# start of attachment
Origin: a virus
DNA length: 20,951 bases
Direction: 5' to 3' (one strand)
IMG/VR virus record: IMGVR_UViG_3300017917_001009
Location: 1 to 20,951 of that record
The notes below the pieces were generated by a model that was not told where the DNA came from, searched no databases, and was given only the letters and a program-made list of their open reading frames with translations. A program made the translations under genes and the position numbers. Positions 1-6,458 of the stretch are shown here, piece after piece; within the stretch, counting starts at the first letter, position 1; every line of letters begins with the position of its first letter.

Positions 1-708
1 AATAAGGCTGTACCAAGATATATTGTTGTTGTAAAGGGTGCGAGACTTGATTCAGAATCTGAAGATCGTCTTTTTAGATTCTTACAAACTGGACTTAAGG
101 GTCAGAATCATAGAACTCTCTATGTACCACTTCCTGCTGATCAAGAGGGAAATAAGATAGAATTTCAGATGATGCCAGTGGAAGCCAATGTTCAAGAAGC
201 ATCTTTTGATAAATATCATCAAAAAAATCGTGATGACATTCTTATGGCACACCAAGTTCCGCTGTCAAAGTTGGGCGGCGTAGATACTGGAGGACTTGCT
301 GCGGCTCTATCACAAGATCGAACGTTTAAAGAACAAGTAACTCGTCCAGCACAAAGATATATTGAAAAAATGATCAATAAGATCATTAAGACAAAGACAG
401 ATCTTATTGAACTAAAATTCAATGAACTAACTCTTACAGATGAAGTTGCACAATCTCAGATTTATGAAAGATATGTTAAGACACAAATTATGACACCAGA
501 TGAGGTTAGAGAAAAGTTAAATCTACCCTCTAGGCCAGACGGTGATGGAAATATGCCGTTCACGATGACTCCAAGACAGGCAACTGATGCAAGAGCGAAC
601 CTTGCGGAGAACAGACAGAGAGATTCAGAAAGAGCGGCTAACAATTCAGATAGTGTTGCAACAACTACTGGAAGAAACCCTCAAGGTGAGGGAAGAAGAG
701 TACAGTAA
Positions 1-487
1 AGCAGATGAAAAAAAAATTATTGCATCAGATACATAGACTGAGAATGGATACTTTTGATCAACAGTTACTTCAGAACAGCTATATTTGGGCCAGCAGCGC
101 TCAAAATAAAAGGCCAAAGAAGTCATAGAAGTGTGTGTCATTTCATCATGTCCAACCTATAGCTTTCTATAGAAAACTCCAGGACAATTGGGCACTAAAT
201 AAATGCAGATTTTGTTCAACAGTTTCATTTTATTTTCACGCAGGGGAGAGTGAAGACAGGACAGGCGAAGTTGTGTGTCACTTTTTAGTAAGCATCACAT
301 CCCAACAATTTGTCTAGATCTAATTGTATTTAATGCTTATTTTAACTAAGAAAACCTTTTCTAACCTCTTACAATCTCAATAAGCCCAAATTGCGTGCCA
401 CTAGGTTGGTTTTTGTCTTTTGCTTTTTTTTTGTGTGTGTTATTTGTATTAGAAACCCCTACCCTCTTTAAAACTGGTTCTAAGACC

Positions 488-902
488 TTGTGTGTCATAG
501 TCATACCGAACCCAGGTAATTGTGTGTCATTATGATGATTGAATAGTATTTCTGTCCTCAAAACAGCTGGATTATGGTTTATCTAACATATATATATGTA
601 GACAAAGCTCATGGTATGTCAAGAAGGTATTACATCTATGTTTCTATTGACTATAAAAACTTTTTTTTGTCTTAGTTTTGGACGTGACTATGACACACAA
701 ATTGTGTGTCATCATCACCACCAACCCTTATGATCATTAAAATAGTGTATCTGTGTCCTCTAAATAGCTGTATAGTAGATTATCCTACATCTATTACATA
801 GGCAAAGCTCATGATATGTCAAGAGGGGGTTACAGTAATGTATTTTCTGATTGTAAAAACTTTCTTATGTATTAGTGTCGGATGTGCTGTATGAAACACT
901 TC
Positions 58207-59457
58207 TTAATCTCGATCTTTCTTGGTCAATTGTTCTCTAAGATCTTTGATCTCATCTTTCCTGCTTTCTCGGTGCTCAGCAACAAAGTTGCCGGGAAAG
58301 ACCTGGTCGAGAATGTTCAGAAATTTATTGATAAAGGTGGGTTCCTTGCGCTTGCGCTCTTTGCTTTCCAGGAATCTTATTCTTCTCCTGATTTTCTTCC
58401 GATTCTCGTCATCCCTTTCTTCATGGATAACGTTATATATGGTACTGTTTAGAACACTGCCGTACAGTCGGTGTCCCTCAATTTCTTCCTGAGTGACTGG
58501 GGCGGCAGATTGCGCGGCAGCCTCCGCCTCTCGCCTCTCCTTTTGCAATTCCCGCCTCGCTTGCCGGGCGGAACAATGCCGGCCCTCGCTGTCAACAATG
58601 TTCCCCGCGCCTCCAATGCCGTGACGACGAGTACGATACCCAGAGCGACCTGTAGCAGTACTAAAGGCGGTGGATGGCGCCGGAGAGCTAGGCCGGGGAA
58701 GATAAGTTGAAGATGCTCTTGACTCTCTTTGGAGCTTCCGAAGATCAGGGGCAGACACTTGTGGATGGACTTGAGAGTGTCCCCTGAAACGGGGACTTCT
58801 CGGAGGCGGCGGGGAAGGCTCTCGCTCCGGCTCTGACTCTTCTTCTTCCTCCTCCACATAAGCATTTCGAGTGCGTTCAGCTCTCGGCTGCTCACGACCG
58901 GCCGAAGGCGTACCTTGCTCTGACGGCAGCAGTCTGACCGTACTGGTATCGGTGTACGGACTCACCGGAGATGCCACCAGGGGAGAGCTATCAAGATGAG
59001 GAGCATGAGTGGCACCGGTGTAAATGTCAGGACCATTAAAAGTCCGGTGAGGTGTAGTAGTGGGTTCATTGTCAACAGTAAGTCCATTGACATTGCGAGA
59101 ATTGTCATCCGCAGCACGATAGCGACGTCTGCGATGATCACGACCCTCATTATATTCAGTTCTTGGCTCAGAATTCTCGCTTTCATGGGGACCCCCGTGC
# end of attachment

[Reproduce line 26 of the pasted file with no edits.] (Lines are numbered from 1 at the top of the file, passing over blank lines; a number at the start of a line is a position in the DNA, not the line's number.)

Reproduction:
701 ATTGTGTGTCATCATCACCACCAACCCTTATGATCATTAAAATAGTGTATCTGTGTCCTCTAAATAGCTGTATAGTAGATTATCCTACATCTATTACATA